The Students’ Union is improving its support of student employability through its Employability Toolkit (launched January 2014), increasing employment opportunities within the Union (including internships), its awards (including a prestigious ceremony that recognises students’ achievements) and its liaison with the University that ensures key Students’ Union roles are recognised on the student Higher Education Achievement Record. We are also working with Faculties to ensure that Employability Passports capture students’ contributions to Union activities.


Students report that University support for placements and other forms of work experience is inconsistent and often ineffective with a sense that the student is often left to sort things out for themselves, without any context of a placement’s importance within their student experience.

However, I was disappointed by the business placements office as I had some significant issues during my placement year and did not check on a regular basis to make sure that everything is going well at the work placement, especially with the legal paperwork. Moreover, she did not provide me any comments regarding my placement presentation. As a result, it can't help me if I am not told how to improve my presentations in the future.

NSS 2014 comments line 106
Health and Wellbeing

The Union’s campaign for improved sports facilities (particularly access to pitches and the sports hall) is crucial to its plans to enhance students’ opportunities for improving their physical and mental wellbeing. There is also a growing demand for suitable space for non-sporting wellbeing activities e.g. yoga and tai chi. Discussions continue in a positive environment, but there is still some way to go before tangible results are achieved.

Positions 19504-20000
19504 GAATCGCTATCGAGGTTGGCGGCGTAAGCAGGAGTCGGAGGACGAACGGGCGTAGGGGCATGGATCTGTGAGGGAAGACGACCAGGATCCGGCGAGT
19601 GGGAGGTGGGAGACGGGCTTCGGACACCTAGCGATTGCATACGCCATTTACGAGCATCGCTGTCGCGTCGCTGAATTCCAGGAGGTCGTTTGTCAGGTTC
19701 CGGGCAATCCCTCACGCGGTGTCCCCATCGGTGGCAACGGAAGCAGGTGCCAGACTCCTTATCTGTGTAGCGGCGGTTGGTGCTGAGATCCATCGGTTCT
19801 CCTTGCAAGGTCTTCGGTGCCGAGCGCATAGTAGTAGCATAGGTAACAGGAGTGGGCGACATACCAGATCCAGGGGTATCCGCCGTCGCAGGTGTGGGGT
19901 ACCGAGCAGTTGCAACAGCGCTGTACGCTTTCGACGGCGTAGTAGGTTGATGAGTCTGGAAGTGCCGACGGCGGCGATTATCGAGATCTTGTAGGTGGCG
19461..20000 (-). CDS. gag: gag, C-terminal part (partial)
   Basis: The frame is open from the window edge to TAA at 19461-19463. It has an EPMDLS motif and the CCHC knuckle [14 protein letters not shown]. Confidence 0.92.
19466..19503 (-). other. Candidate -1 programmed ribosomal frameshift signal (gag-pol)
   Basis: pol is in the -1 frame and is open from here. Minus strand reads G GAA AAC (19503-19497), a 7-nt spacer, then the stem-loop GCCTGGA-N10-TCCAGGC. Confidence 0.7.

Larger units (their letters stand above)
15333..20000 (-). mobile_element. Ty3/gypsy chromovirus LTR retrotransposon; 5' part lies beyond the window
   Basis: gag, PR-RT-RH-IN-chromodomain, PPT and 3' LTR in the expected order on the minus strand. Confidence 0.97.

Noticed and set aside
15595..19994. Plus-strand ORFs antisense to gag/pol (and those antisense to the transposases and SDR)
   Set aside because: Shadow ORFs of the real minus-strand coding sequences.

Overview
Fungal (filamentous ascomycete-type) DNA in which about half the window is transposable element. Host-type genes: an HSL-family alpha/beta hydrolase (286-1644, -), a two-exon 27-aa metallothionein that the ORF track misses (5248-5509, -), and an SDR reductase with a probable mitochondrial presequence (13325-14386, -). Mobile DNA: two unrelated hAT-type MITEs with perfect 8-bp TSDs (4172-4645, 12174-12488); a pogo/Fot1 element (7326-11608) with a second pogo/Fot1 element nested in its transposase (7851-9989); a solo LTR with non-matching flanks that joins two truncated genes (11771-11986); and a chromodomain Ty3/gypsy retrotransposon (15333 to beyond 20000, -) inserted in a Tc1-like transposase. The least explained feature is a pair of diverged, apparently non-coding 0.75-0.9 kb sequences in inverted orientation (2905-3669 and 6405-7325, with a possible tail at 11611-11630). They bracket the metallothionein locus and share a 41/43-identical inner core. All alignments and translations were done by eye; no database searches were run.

The University provides opportunities for me to improve my health and wellbeing: Strongly Agree + Agree 50.4%.

Students' Union Survey 2014 Q16

I would like to have more sports facilities.

Students' Union Survey 2014 comment 206
Student groups find it difficult to obtain sufficient access to facilities for practice and competition with some evidence that such limitations stymie the growth of clubs and societies. We are confident that more facilities would (over time) increase uptake.

Students report that the selection of food offered within the University is appropriately varied with plenty of healthy eating options, but outlets were often very busy with extended waiting times which put students off using them.

Against a background at the national level of increasing demand from students in areas such as disability support and mental health services and in a context of increasing student numbers, the University has gone through an extended period of reorganisation of the Office for Student Affairs. It is disappointing that students are not seeing an improvement in the service offered.